Sex worker, performer and activist Kitty Stryker, who works in alternative porn, agrees that it's performer safety, hiring practices and working conditions – not the fantasies you see being portrayed on screen – that should take priority in any debate on porn and morality. "You can’t tell by watching a porn film who is being degraded," she says. "There’s a major porn company that talks constantly about how ethical they are, but I know lots of women who have worked there, some of whom have had terrible experiences. It’s not the kinky sex we should be worried about, it’s the shit behind the scenes."

      There are those working in the industry who define themselves as "feminist" porn producers. People like Anna Span, who seek to differentiate themselves from the norm by making films that include more shots of male bodies and a focus on storyline. Meanwhile, award-winning producer Petra Joy claims to “blur the lines between art and porn" (even if often this simply equates to some footage of people having sex interspersed with shots of trees and birds). These producers and the companies they run and work for have already placed an emphasis on creating fair working environments for their performers, and as such they're likely to be the first to get on board with the Ethical Porn Partnership. However, despite this distinction being made between feminist and alternative porn and the more stylistically misogynist mainstream "gonzo" type of porn that Cameron seems to most abhor, Hodgson is wary of excluding mainstream porn companies.

      "I will be approaching some strictly feminist producers, but I don’t want to encourage a sense of censorship around representation," she told me. "While there's no denying there's a female perspective, there’s definitely an element of snobbery in the distinction [between mainstream porn and feminist or alternative porn]. Often material isn’t that different, it’s just the cultural frame put around it – if porn is packaged in a certain way and shot with certain camera angles, then it’s going to feel like a completely different experience."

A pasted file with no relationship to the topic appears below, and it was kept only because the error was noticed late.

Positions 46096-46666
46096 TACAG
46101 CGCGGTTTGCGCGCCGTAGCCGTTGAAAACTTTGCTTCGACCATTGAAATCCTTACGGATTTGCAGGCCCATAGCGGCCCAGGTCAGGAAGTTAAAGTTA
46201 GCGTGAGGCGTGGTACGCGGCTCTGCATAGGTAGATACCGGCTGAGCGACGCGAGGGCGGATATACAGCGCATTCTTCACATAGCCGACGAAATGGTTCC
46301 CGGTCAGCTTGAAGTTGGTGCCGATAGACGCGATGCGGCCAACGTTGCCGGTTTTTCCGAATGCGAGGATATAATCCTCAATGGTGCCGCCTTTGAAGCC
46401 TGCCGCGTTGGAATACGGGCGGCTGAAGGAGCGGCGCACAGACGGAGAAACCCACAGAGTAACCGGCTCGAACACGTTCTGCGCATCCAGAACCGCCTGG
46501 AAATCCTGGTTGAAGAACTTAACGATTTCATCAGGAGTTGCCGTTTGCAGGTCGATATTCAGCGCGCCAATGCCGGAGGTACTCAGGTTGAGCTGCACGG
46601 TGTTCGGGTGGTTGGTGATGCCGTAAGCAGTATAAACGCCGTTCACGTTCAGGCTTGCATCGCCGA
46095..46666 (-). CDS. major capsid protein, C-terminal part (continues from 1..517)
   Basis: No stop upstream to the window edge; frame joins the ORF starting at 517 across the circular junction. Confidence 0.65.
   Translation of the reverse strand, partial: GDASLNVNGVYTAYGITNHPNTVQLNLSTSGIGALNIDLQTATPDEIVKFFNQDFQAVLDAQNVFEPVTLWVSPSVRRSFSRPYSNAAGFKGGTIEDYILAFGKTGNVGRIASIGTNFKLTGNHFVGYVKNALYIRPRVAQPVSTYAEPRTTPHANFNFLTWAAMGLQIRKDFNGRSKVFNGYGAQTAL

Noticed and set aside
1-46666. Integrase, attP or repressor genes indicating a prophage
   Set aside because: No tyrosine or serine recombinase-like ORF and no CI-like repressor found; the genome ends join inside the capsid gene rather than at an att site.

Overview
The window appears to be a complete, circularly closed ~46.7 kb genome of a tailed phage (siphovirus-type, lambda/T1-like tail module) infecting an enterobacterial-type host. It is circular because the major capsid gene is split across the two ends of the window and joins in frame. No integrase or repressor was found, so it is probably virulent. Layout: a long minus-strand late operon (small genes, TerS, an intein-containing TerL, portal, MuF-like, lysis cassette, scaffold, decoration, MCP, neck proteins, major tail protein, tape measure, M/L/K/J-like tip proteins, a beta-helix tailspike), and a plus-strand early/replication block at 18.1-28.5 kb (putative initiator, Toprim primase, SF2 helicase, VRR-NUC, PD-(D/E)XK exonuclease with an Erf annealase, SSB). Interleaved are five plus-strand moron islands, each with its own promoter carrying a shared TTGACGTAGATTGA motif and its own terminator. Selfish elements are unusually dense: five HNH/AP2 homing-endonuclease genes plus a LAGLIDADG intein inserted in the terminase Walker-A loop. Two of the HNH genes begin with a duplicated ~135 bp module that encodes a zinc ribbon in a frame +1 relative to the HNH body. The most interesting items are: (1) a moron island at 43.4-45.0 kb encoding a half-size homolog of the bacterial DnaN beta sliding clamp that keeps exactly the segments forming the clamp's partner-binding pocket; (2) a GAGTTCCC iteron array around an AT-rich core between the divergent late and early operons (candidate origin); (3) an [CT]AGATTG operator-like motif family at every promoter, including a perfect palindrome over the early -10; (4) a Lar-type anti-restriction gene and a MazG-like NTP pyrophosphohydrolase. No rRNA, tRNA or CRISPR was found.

Following that same thought, Hodgson says that there will still be space for "extreme" porn within her Fairtrade framework, and is outspoken against any legislation that attempts to police fantasy. "I’m really concerned about the clampdown on so-called 'rape porn'," she says. "The latest research suggests that 65 percent of women have admitted to having rape fantasies. Desire is amoral – what you like to watch or fantasise about isn't necessarily anything you’ve dreamt of doing in real life."

      Far more salient than asking whether or not we should feel guilty about our fantasies is the question of how porn is produced and whether performers were genuinely safe while producing it. Unfortunately, producing porn – mainstream or otherwise – costs money, and with most of the wanking public now used to free material, this will be one of the largest challenges in getting people to consume "ethical" porn. But if we're going to continue getting het up about porn – seemingly unavoidable in the context of Cameron's crusade – let it be about making sure women are safe in the real world above whether we’re disturbed by what they act out on camera.

      "I don’t like gonzo porn," says Petra Joy. “But I think the important thing is that we now have more than one kind of porn, and that if you don't like the mainstream gonzo style, then there's now something you can watch that turns you on."

      Follow Frankie on Twitter: @frankiemullin

      More stories about porn:

      David Cameron's War On Internet Porn Lacks a Smoking Gun

      I Tattooed Porn Websites On My Face So My Kids Wouldn't Starve

      So You Want to Perform in Porn 

      Recognising Your Ex-Girlfriend in Porn Is Weird

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      Topics: porn, ethical porn, Frankie Mullen, alternative porn, feminist porn, Petra Joy, Kitty Stryker, Anna Span, Nichi Hodgson

      Comments

      Are you over 18?

      The stuff you're trying to look at is considered \"naughty\" by busybodies, legal types, and (probably) your mom, so we'd like to make sure you're of legal age before we let you see it.